First I tried laying the pieces of View A 5863 on top my sloper tracing.
I was thinking maybe I could just add a dart where the shoulder line should be. My sloper and the pattern pieces didn’t match well. There was over an inch of additional ease at the side seams. The shoulders were nowhere near in alignment and angled differently. Of course waist and hip were in the wrong place (no BWL yet.) I finally looked at it and said why don’t I just copy the “yoke” onto my sloper? That didn’t work either because my sloper was shorter from bust point to shoulder than was 5863. I decided to imitate the curve of the yoke using my own curve. I measured down the side seam of my front sloper the same amount as the back yoke of 5863 and drew a curve. Didn’t like that curve. Drew a second curve. Second curve looked OK
I realized immediately, I’m not going to finish with exactly or even very-close to the same style as 5863. First off, my sloper is sleeveless. 5863 is an extended shoulder maybe cap sleeve (I haven’t viewed the sleeve lessons yet.) The shoulder line is a big difference. Secondly, my stab at replicating the curve is commendable but the end result isn’t exactly the same. Hardly close. Nonetheless, I want to work with this concept. So I proceeded. I added marks along the curve so that I could match up the sections later on. I trimmed the front along the OK curve. Overlapped back and my front yoke at the seam line and taped those together. Then I added 1/4″ seam allowances along both sides of the curve. I think I should warn you, my finished pieces look really weird:
That hook like thing at the top of the back, is the attached front yoke. Looks really weird to me but I have much more confidence that this will work than I ever did with the original pattern pieces. I know that I don’t conform to the standard measurements. For any pattern to fit me it has to be altered. At the very least I will need a back waist length alteration (BWL). Other than a strapped or tank top, I always need a narrow shoulder alteration (NSA) (I don’t wear strapless anything. My girls have long since succumbed to gravity. It’s a side-effect from avoiding death at an earlier age.)
I chose an ITY knit. Bright red and soft mint wedges on a white background are cheerful even if they aren’t my colors. I cut my fabric. Generally I stabilize the shoulders; especially for knits. No shoulder to stabilize on this one. I bound the neckline and yoke edges. I intended to bind the neckline and serge the yoke edges together in a seam. But as I looked at the shapes, I realized that binding and overlapping at the yoke would offer a little room for adjustments. I used a silk jersey for my binding.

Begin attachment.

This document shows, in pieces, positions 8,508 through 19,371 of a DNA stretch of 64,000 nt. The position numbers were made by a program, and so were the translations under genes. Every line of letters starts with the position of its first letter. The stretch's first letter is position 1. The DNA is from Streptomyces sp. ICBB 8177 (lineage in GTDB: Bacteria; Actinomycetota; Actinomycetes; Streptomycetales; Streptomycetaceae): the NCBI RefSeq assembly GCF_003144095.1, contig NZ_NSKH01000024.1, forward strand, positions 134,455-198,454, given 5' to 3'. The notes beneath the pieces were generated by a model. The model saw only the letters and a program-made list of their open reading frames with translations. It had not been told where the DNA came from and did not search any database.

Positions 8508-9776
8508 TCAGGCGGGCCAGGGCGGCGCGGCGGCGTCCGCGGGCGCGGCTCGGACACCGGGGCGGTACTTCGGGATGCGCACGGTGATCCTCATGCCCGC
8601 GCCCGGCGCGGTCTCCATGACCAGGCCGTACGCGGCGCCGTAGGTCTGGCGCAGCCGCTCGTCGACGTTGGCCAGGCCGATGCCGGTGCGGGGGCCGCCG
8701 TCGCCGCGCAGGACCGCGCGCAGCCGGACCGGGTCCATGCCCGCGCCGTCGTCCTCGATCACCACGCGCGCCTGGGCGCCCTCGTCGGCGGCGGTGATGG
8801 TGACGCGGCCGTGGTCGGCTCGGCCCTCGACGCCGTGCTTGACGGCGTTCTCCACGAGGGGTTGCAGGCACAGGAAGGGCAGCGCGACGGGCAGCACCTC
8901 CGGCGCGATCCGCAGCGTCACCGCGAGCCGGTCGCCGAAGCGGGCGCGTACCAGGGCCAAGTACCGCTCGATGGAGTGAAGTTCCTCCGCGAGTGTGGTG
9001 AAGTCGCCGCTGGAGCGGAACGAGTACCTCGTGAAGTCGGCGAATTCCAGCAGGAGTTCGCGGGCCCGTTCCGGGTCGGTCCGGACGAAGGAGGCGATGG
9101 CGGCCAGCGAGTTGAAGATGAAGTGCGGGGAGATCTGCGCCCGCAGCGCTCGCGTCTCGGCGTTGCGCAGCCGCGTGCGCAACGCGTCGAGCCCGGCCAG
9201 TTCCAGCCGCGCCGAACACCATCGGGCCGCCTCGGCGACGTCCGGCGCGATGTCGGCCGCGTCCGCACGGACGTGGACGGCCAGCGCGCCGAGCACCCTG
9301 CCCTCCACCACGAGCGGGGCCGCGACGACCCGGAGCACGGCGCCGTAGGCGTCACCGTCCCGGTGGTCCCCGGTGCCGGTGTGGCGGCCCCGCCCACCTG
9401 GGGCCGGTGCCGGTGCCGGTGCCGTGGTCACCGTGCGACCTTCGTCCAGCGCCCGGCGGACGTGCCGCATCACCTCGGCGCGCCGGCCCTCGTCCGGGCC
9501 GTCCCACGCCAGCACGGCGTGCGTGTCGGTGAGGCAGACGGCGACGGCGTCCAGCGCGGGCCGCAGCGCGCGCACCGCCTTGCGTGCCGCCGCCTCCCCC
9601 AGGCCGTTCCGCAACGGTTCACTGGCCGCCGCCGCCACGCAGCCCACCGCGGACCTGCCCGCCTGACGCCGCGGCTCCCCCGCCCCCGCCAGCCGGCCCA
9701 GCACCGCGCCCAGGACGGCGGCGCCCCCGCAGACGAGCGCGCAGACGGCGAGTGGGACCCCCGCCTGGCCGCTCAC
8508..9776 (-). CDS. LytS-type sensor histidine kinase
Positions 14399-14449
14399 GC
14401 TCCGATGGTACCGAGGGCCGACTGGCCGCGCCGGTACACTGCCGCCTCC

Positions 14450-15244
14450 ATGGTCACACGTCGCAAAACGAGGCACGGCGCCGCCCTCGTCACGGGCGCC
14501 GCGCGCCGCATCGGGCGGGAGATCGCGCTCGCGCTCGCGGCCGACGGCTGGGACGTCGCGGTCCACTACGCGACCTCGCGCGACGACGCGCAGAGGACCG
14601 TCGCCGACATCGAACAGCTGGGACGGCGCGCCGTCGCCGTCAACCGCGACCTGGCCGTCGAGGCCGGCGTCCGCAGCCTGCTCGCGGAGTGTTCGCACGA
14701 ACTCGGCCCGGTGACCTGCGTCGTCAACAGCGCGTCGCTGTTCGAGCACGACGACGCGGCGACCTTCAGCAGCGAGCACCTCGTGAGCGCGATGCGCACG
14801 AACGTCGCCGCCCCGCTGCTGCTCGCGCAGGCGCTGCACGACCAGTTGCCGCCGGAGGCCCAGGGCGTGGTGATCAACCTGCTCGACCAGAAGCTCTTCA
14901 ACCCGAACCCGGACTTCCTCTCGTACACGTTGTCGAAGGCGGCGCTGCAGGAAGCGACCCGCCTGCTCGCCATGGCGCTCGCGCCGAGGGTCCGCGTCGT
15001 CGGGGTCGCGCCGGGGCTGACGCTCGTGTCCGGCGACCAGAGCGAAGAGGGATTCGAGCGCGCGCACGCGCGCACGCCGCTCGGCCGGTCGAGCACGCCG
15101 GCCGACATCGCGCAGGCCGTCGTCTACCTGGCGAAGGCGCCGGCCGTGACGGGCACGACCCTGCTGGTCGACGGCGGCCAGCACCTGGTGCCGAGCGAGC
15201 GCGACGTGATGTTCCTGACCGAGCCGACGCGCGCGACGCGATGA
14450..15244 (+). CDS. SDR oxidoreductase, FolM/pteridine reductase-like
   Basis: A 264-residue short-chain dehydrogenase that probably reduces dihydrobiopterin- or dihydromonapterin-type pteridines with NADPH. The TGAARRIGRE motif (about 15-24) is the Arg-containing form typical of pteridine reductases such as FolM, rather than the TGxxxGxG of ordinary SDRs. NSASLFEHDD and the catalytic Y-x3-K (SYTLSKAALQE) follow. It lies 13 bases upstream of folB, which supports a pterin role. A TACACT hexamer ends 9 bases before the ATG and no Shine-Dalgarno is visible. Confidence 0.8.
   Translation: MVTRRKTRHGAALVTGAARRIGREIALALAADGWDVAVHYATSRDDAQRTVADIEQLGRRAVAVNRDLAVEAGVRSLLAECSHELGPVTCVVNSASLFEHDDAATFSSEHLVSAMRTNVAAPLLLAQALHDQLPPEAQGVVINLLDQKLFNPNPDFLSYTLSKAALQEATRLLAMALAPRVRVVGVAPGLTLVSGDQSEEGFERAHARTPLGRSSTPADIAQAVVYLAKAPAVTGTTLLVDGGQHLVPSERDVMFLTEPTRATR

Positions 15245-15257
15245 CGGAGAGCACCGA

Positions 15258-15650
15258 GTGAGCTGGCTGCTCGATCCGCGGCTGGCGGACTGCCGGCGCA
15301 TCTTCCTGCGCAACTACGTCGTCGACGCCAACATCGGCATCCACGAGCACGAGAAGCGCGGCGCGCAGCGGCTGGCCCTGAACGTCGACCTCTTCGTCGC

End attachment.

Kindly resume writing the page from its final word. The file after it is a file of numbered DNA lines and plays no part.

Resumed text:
I bought this silk jersey when I raided FashionFabricsClub.com remnants. I know I bought it because it was silk jersey which I’ve never played with. But when it arrived I asked “what was I thinking”. It is such a bright, odious orange. I asked DH if he’d like a scarf for hunting. He took one look and said if he wore a scarf it would be wool not a woman’s negligee. I kept the silk jersey because it was silk for heaven’s sake. I confess I was totally relieved to find a use. BTW, silk jersey is wonderful to work with. I will buy this stuff again.
Once the neckline and yokes were bound, I over lapped and stitched them and the side seams using water-soluble thread. I was stunned at the first fitting. I knew it should fit. I used this exact pattern with a techno/athletic knit. But I wasn’t sure about the ‘hook’ of back/shoulder/front yoke combination. I was stunned that it worked. Interestingly, the garment feels a little close. I though the techno knit was more stable than the ITY and I would need to take-in the side seam allowance. Nope. Think I’m going to add a little ease to my sleeveless sloper. I also think the shoulder is a little too narrow. I prefer my sloper to end 1/4″ beyond my shoulder so that the finished armscye will be right at or just slightly beyond my own shoulder. I was planning to bind and turn under the armscye but opted to add a narrow ribbing of the same silk jersey.
Overall, very pleased. My left brain was correct. It’s really is just combined-yoke styling. Starting with my sloper eliminated fitting issues due to standard measurements but fabric is still a consideration.
I kept the pieces even though I don’t think I will use this exact same style again. I would like an extended shoulder/cap sleeve effect like View B of 5863. Maybe when I get to Sarah’s sleeve lessons?